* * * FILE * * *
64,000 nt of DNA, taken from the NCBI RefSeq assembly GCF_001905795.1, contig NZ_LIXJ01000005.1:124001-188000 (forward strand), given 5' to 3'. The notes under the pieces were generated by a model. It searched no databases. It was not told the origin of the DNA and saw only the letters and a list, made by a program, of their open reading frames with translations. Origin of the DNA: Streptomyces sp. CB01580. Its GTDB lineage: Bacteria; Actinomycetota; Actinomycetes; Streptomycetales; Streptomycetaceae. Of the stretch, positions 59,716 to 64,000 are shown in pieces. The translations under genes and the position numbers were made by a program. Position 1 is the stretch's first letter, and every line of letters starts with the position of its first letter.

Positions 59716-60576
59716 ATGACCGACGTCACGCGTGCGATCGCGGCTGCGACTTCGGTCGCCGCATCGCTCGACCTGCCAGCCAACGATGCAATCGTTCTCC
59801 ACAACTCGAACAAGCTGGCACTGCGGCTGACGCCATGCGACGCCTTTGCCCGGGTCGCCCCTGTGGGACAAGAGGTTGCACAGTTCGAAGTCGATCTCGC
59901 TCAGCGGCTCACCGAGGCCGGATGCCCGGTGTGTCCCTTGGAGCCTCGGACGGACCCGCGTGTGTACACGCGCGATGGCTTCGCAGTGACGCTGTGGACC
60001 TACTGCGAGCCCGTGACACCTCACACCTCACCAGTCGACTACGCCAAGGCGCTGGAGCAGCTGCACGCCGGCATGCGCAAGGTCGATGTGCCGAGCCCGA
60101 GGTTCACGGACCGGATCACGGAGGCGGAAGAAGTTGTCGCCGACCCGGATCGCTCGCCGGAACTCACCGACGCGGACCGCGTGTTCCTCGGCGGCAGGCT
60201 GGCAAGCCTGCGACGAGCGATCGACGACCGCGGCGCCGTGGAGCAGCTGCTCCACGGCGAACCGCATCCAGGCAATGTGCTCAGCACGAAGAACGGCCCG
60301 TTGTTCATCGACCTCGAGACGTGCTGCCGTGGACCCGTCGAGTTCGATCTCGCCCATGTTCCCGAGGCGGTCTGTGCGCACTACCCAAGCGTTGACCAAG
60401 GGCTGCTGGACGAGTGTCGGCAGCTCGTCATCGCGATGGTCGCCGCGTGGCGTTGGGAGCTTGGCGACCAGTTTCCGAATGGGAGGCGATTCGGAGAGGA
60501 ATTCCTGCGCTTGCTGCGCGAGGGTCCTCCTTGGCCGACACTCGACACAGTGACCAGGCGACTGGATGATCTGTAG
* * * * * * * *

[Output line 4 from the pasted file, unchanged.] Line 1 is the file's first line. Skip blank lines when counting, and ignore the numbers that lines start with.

59801 ACAACTCGAACAAGCTGGCACTGCGGCTGACGCCATGCGACGCCTTTGCCCGGGTCGCCCCTGTGGGACAAGAGGTTGCACAGTTCGAAGTCGATCTCGC